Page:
The rand hit its lowest level in 5 months on Thursday afternoon (7 June), as sentiment toward the currency was soured by a combination of poor economic growth and investors fleeing emerging markets.
The currency was 2.04% weaker at R12.98 per dollar, at 16h00 local time, losing most of that ground as New York traders came online and offloaded their risk holdings as turbulence in other emerging markets and weak growth locally led to some feverish selling, Reuters reported.
“We’ve seen some panic selling as the rand went past 12.85. A couple of stops were triggered and now its momentum trading. It’s nothing to do with South Africa’s fundamentals, it’s a global EM sentiment thing,” said fixed-income specialist at Rand Merchant Bank Michelle Wohlberg.
The fact that other Brazil’s real sunk to a new 2-year low alongside other poorly performing emerging markets also likely contributed towards the slip.
“In this last move we’ve seen a lot of aggressive offshore buyers. We are not sure if there’s a large flow behind it. We’ve also seen the Brazilian currency weakening significantly, and other EM’s seem to be following suit,” said senior trader at Standard Bank Oliver Alwar.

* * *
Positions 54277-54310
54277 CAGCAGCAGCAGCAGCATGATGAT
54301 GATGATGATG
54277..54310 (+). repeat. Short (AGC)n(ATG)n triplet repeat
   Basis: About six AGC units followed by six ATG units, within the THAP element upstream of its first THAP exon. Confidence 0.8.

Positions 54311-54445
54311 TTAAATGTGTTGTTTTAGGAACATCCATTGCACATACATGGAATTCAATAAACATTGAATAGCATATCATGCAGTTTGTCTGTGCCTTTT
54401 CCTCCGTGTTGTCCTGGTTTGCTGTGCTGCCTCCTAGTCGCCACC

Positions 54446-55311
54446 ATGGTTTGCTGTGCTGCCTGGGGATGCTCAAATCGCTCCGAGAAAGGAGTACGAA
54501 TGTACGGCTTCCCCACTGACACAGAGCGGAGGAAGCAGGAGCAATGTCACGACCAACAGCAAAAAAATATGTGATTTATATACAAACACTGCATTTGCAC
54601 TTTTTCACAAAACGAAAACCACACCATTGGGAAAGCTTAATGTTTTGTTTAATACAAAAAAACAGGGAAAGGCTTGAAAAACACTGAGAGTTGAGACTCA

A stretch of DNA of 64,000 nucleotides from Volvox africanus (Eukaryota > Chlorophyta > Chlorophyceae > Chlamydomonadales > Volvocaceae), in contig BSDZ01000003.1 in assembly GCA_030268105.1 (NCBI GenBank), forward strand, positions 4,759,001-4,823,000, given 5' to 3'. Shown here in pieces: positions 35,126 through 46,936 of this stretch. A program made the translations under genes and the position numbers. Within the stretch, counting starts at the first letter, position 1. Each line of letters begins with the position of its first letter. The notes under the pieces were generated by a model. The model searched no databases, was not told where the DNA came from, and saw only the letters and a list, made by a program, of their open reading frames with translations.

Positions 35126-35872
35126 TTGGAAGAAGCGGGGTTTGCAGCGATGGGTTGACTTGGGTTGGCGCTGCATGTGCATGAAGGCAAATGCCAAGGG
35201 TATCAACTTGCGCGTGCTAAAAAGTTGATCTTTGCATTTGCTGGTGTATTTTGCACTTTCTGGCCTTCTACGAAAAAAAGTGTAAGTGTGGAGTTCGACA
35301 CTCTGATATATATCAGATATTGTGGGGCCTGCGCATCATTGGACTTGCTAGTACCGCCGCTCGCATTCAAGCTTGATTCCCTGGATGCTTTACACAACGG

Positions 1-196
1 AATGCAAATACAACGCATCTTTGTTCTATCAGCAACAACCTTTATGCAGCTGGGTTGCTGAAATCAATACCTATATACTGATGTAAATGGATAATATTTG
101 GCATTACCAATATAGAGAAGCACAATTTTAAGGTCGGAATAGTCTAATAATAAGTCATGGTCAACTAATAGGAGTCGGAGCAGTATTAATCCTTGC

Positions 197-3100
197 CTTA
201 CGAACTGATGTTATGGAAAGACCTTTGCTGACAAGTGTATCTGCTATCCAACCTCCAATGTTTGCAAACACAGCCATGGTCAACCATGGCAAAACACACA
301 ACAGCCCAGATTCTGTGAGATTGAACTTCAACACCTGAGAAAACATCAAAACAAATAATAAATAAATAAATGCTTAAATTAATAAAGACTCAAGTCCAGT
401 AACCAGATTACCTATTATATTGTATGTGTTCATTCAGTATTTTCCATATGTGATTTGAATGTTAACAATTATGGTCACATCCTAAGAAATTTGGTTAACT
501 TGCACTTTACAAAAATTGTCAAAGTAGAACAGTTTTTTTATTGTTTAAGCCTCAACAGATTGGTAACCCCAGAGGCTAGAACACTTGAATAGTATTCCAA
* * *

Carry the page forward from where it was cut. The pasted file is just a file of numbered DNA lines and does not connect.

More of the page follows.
“The rand’s still suffering from spillover effects from Tuesday’s GDP numbers. People are worried and aren’t convinced about the direction of the rand and the economy long-term,” added currency trader at TreasuryOne Wichard Cilliers.
The rand had recovered slightly to R12.90 by 17h30, with traders cautiously eyeing the psychological level of R13.00.
Speaking earlier in the day ,Andre Botha, senior currency dealer at TreasuryONE said that one of the knock-on effects of the poor GDP data was the fact that that every release from now on will be combed over and has the potential to be market moving.
However, other analysts have been more positive on the rand and the currency over the long-term, with Standard Chartered Bank analysts believing that the currency could end up as strong as R11.80 per dollar by the end of 2018.